Appeals arguments begin on Kansas law requiring voters to prove citizenship

DENVER An effort by the state of Kansas to reinstate rules requiring people to present proof of U.S. citizenship when registering to vote at motor vehicle department offices is set to be heard by a federal appeals court in Denver on Tuesday.

The requirement, which left thousands of Kansans who thought they had registered while obtaining driver’s licenses ineligible to vote, was struck down earlier this year by a U.S. District Court judge in Kansas City.

Kansas’ law mandating that people present a birth certificate, passport or other proof of U.S. citizenship when registering to vote, is one of the strictest such statutes in the nation. It has made Kansas a symbol of a new wave of restrictive voting laws that supporters, mostly Republicans, say are meant to prevent voter fraud. Opponents, mostly Democrats, say they discriminate against minorities.

Last month, a federal judge in Wisconsin ruled that voters who do not have photo identification will be able to vote in the Nov. 8 presidential election, and the Fourth U.S. Circuit Court of Appeals overturned a North Carolina law requiring voters to bring a photo ID to the polls.

Oral arguments are set to begin ON Tuesday before the Denver-based U.S. 10th Circuit Court of Appeals in the Kansas case, filed in February by the American Civil Liberties Union. The case specifically targets a portion of that state’s law that deals with people who register to vote at motor vehicle department offices.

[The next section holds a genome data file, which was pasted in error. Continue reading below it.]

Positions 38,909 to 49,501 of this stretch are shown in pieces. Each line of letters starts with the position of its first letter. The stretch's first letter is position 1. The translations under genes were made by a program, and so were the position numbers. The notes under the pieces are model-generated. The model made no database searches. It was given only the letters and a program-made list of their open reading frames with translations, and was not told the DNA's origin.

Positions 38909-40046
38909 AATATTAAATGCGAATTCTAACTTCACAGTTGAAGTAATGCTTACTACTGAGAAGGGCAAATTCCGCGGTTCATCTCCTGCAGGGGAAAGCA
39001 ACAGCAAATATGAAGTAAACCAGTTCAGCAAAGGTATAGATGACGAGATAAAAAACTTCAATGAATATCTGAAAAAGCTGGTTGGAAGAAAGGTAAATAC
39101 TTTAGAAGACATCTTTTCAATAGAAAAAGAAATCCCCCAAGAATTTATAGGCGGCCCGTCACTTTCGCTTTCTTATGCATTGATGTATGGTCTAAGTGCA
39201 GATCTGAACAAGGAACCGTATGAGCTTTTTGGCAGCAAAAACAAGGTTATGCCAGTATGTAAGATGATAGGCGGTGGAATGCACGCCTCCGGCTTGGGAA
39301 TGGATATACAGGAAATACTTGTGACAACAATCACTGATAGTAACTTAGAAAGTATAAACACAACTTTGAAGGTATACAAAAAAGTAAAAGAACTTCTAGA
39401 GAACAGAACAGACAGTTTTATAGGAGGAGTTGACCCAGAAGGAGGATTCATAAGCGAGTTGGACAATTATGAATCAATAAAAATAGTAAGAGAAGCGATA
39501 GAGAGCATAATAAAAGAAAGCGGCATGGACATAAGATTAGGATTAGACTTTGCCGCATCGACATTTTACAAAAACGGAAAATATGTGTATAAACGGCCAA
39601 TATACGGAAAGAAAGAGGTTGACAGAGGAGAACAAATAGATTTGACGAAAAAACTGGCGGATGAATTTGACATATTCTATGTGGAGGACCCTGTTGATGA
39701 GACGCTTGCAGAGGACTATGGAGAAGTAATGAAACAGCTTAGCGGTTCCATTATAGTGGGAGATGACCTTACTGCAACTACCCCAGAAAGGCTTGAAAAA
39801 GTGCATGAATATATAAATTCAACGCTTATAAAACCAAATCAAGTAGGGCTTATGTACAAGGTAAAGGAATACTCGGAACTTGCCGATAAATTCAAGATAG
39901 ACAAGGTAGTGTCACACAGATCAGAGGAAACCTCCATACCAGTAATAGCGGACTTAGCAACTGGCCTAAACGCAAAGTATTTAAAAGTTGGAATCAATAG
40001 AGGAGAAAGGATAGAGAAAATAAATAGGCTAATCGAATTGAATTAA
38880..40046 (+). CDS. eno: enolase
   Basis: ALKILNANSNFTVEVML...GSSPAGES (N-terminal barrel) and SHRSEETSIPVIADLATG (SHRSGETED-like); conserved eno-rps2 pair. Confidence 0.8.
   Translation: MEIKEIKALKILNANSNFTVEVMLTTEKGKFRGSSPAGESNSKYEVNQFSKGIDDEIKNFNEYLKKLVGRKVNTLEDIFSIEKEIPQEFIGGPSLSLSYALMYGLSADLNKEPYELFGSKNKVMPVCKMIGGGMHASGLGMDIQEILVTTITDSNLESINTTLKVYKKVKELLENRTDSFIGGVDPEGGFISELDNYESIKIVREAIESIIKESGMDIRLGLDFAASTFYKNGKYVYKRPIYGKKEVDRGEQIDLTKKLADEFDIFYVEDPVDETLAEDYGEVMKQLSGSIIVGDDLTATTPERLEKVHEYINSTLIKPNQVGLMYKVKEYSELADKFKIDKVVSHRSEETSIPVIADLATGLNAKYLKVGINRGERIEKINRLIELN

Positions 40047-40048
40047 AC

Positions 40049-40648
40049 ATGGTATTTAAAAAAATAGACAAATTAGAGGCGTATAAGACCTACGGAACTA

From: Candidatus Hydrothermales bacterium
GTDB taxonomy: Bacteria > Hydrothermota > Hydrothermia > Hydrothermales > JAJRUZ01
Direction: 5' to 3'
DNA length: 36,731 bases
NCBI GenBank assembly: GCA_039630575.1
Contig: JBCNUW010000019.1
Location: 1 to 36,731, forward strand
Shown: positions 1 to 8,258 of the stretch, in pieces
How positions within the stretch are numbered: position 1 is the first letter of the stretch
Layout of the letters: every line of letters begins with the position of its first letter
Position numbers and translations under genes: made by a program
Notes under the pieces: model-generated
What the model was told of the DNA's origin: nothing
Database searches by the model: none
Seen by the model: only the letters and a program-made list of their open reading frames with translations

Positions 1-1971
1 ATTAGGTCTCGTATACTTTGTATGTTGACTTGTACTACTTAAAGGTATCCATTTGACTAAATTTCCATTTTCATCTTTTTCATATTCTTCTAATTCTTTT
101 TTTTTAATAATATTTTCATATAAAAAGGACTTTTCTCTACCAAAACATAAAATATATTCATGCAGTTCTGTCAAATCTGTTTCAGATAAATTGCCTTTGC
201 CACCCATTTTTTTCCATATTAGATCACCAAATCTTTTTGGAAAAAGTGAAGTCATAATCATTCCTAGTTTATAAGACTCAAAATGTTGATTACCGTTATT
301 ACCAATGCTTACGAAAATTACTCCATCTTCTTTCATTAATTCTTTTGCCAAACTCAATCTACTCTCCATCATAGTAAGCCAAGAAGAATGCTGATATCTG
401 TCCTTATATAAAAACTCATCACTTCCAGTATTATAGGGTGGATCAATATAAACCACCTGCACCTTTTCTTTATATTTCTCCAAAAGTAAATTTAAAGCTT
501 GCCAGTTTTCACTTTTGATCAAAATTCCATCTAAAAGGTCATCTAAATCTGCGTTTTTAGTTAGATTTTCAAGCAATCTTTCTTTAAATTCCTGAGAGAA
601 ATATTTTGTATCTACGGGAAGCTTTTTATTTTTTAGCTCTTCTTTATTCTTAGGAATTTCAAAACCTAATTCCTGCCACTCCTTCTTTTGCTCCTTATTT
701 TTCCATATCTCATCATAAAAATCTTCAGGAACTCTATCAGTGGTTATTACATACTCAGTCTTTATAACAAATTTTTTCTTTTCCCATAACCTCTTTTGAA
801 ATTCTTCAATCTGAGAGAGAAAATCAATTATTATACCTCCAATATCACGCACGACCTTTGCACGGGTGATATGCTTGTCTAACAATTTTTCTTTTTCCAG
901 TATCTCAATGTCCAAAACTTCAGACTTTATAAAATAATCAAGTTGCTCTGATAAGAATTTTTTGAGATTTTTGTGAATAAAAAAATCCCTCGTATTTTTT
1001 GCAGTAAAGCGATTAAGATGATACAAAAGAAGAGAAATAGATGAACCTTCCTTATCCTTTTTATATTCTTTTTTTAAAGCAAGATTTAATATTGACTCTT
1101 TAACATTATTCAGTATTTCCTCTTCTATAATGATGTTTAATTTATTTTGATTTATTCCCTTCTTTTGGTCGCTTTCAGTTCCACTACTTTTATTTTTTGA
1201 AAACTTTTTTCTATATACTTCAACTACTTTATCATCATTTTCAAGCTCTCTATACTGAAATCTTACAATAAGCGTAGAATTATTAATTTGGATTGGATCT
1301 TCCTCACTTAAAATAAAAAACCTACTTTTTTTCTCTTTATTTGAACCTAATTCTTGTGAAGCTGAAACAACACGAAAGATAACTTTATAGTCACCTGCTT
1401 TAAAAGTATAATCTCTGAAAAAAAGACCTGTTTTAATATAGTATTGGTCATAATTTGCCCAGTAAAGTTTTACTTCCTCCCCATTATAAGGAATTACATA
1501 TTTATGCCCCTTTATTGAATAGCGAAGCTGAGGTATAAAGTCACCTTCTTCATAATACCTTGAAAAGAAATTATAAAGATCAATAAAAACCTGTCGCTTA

The ACLU argued that the requirement conflicts with a federal law from 1993 aimed at making it easier for people to register to vote by doing so when they apply for a driver’s license.

Because that law does not require people to bring more documentation than they would need to get a driver’s license, U.S. District Court Judge Julie Robinson ruled that about 18,000 people whose registration had been invalidated by the state should be re-registered.

In its appellate brief, the ACLU argued that the 1993 federal law, officially called the National Voter Registration Act, which was designed to boost voter participation by allowing people to register to vote while applying for or renewing their driver’s licenses, trumps the Kansas law.

“The (federal) statute does not authorize any other method of determining the eligibility of motor-vehicle registrants at the time of application,” the brief said.

But Kansas Secretary of State Kris Kobach asserted in court filings that the federal law does not prohibit states from seeking proof of citizenship.

(Editing by Sharon Bernstein and Bill Rigby)

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